Graduates (such as they are) of the Class of 2020 (such as it is)

Andy Kessler:

Dear grads, lockdown class of 2020: Switch off “Animal Crossing,” wrap up that episode of “The Masked Singer,” pause practicing your TikTok “Renegade” dance, finish ironically chugging your Corona beer, and listen up—Karens, Beckys and Chads, too.

Yes, someone owes you an apology. You’re heading into the worst job market, competing with 33 million recently laid-off plus furloughed employees. I told you to take that antifungals course. To paraphrase the philosopher Bluto, 3¾ years of college down the drain. All this from a coronavirus 22-year-olds have a statistically insignificant chance of dying from. You will forever be Generation C. All of Gen X through Z’s FOMO—fear of missing out—has morphed into FOGO, fear of going out.

You got cheated out of a graduation ceremony, but don’t despair: Facebook to the rescue. This Friday it’s hosting #Graduation2020. Woo-hoo! And professors be damned—“words of wisdom” will come from Oprah, Awkwafina, Jennifer Garner, Lil Nas X and Simone Biles, with special musical guest Miley Cyrus. But, get this, only two of those six graduated from college and they are all incredibly successful. I think this is Harvard dropout Mark Zuckerberg rubbing it in.

They may not be sages, but neither are the people you trusted who got you to blow through your parents’ savings. Especially since you finished classes via videoconference—remember, you can’t Zoom a zoomer because a zoomer can’t be zoomed (ask your dad). The only good news is that you won’t have bad dreams like the rest of us about missing class or that last test. You likely passed automatically.

You were told to go to college, study hard and you’ll get a good job. But that model has been broken for a while. Instead you got cancel culture, pronoun police, plus diversity and inclusion—of everything but sound ideas, which need to be free to mingle and test-drive. You’ve been run down, you’ve been lied to. You ended up with someone else’s agenda.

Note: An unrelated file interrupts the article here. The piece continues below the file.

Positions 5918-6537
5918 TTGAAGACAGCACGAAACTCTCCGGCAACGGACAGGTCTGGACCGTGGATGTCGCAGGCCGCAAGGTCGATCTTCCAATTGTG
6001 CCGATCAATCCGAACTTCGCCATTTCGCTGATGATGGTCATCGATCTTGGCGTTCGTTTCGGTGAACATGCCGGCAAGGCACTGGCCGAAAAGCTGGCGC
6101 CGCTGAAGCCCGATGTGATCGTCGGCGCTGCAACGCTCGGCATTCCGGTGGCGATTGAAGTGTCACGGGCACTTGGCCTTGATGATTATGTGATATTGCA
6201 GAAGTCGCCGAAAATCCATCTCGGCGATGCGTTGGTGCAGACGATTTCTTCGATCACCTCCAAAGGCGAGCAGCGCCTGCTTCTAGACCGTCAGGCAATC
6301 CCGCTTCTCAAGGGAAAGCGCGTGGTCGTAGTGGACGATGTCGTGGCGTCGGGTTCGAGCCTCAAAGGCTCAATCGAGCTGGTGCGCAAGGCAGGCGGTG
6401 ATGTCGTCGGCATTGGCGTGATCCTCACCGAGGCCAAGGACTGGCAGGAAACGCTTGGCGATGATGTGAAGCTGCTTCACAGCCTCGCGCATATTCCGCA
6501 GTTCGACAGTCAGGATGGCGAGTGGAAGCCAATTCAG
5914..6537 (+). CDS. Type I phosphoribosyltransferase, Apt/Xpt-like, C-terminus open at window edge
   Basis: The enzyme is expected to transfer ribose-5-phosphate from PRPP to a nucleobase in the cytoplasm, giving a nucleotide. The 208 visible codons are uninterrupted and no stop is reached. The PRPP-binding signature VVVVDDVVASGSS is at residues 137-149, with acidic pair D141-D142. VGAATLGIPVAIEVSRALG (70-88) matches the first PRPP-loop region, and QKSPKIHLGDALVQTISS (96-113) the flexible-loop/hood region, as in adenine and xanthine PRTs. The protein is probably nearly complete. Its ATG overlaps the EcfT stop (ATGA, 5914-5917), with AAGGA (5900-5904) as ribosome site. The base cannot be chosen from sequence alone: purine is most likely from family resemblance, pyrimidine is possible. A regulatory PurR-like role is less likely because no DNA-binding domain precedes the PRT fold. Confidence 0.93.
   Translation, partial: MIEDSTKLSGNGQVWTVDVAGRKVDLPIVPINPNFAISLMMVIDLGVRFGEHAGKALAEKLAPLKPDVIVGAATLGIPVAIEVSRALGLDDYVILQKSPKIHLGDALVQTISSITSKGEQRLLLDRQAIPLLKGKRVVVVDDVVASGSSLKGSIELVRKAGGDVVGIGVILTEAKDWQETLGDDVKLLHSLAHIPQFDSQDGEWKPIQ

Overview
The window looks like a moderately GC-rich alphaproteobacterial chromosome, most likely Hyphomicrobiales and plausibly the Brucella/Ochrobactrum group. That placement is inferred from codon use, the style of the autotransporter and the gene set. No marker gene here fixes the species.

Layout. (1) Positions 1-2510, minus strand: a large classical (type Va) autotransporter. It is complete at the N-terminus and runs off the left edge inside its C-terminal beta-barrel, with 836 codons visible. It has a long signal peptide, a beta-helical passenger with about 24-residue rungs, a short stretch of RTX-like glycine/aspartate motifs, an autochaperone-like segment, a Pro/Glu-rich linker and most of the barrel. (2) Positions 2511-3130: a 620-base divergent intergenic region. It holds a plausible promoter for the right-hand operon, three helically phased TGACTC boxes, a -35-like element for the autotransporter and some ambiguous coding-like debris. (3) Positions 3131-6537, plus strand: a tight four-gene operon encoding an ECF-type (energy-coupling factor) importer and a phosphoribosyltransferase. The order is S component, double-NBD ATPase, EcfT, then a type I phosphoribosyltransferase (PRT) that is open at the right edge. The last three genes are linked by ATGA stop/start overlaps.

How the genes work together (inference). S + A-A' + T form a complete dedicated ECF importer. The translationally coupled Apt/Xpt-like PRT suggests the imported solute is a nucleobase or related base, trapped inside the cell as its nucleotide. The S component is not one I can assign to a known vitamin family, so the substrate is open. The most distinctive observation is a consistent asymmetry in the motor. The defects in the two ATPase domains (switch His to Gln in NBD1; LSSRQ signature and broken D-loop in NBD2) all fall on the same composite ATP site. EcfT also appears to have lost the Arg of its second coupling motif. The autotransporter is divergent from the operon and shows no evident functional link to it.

“You’re going to find that many of the truths we cling to depend greatly on our own point of view. . . . The truth is often what we make of it; you heard what you wanted to hear, believed what you wanted to believe.” Sound familiar? For 20 points, who said it? Socrates? Kant? Hume? Rousseau?

These aren’t the ideas you’re looking for. The continued lockdowns are proof that those we trust, politicians and omniscient public-health officers, flunked economics. You probably took an Econ 101 course filled with tired Keynesian dogma. Or a comparative-lit class that ignored the Western canon. Or consumed a culty climate catechism.

You might even have trusted to expect a sustainable, intersectional, collectivist utopianism paying you to sit at home collecting Universal Basic Yang Bucks. Well, you’re sitting at home all right—unemployed and maybe unemployable. If you’re floundering, don’t expect anyone to admit, “You messed up, you trusted us.”

But it’s not too late. All of a sudden, everything is up for grabs. Education. Health care. Travel. Energy. Commercial real estate. Government. Transportation. Missing meat! Most of these are crony industries being destroyed before our eyes. It’s time to trust progress, price signals and perpetual change. Are you ready?

You’ll have to stay focused, because the indoctrination will continue even after graduation. When you hear about stakeholder capitalism, living wages, network neutrality, income equality, election meddling or gig workers as employees, it’s often a front for someone else’s agenda. Movies are infused with manipulative messages. Many articles on technology and Silicon Valley shoehorn in the obligatory “you didn’t build that” paragraph—it was government-funded research. That’s like saying Mark Zuckerberg didn’t build Facebook because he learned fractions at a public school in fourth grade. Again, other people’s big government agenda. Trust yourself to build the future while others wait for government help.

The Showtime series “Billions,” a comic-book rendition of Wall Street, has the tag line “Trust No One”—a bit much. My advice? Take it all in and then make up your own mind. Read voraciously and watch studiously, but always with a skeptical eye. And don’t fall for windbags at cocktail parties or protest marches. Trust your own judgment.

There are really only a few things you can trust. Trust data: the sum of available information, the more the better. Trust markets: the sum of price signals and what everyone thinks that’s hard to distort. And finally, trust your gut: the sum of your experiences. Let’s face it, that’s why you went to college, to hear new things, learn new perspectives, and share ideas with new people. Trust me: Use all of that and you’ll be successful. And the “truth is what you make of it” quote? Obi-Wan Kenobi said it a long time ago. He didn’t graduate college either.

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